It should probably come as no surprise that the housing bubble did not affect all Chicago neighborhoods equally. It’s fairly common knowledge that the more tony neighborhoods like Lincoln Park made it through the Chicago housing bubble relatively unscathed (once all the dust settled) while south and west side neighborhoods got creamed. But just how big was the difference?
Well, Depaul University’s Institute for Housing Studies just released their 4th quarter report on the Cook County house price index and it breaks down single family home/ condominium price trends by neighborhood – actually they create small submarkets that are collections of a few neighborhoods. All the data is normalized to the first quarter of 2000, which is right around the beginning of the housing bubble – i.e. all submarkets are set to an index value of 100. Comparing that point in time to the fourth quarter of 2012 gives us an idea of the net impact of the housing bubble on each neighborhood. For instance the best performing neighborhoods were the Chicago Loop and its adjacent neighborhoods and West Town/ Logan Square and some of their adjacent neighborhoods. These submarkets rose 36% and 34.8% respectively. In contrast, the neighborhoods around Chatham/ Woodlawn/ South Shore and South Chicago/ Hegewisch fell 45.9% and 44.5% respectively.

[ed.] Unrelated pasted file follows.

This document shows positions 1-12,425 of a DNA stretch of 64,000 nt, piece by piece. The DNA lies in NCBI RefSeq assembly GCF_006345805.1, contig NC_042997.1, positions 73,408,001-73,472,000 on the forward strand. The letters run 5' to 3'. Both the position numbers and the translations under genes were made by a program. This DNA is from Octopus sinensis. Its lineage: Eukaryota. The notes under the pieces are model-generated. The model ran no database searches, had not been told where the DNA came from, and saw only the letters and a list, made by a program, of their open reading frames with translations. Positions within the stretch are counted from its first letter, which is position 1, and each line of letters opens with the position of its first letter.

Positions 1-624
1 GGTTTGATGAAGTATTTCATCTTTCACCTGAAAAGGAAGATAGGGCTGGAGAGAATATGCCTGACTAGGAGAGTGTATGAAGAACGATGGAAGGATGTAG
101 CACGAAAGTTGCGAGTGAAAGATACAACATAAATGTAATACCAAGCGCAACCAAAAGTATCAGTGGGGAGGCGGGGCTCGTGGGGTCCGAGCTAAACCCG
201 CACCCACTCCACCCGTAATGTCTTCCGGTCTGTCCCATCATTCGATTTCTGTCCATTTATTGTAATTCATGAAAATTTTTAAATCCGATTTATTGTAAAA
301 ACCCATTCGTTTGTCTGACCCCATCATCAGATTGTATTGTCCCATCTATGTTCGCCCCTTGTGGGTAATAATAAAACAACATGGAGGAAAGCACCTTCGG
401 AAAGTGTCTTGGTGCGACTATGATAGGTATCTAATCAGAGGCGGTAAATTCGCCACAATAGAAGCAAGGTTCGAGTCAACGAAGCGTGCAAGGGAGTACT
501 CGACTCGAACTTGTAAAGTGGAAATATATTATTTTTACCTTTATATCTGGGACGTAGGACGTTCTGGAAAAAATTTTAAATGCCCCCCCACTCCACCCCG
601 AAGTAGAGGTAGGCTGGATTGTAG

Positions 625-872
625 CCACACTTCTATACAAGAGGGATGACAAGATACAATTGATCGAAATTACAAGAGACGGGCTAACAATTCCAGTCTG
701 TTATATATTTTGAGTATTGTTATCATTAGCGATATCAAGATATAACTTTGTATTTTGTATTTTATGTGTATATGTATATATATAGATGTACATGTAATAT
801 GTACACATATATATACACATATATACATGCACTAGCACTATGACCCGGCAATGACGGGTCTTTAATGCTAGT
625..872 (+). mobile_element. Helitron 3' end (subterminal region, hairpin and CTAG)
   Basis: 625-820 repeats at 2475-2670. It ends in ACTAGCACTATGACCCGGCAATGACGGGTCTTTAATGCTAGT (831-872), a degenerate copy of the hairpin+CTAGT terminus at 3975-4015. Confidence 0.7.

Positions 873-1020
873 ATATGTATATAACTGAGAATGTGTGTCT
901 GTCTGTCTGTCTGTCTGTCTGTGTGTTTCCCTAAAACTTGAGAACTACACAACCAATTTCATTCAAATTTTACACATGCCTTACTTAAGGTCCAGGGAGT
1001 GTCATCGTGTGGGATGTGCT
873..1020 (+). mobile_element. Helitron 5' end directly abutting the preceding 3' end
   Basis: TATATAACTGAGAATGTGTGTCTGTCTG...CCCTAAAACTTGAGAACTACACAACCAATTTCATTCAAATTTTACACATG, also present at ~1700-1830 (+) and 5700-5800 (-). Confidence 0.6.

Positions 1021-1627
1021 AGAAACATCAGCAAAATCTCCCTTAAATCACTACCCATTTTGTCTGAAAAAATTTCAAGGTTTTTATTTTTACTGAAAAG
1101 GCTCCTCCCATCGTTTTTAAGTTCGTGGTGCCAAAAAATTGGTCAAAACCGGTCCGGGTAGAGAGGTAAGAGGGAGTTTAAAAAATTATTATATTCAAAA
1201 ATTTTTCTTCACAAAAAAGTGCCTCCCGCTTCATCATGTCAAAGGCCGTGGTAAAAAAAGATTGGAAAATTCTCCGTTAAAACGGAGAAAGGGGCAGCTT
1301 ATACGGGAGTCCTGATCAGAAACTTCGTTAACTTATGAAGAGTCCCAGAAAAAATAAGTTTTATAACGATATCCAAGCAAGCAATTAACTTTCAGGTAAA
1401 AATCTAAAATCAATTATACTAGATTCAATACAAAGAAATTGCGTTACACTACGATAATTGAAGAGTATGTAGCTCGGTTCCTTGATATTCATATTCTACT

I plotted these price changes in the heat map below where dark green corresponds to the largest increases in prices and dark yellow/ gold corresponds to the largest decreases in prices. As you can clearly see the central area along the lake performed the best all the way up through Rogers Park and Edgewater while the western and southern areas performed the worst. The dichotomy between the extremes is startling.
In looking at the data closer one of the things I noticed is that some of the neighborhoods that did pretty well over the last 12 years didn’t run up quite as much as the other neighborhoods. Lincoln Park/Lakeview for instance had the lowest peak value of all the submarkets tracked and the Loop and its adjacent neighborhoods was at the lower end of the peak range.
The nice thing about the Institute for Housing Studies’ data is that their price indices are developed in much the same way as the Case Shiller price index is done – they both use consecutive sales of the same property. However, mysteriously the Institute’s numbers end up telling a very different story than Case Shiller does when it comes to condominium prices – see the graph below. While their single family home price indices are reasonably close their condo price indices are very different – and IHS’ condo indices are very different than their single family home price indices. I wouldn’t expect that so I do call the quality of their data into question.
Nevertheless, you would expect that whatever error they have going on would affect all neighborhoods equally??? And the IHS numbers are the only home price indices we get at the Chicago neighborhood level.
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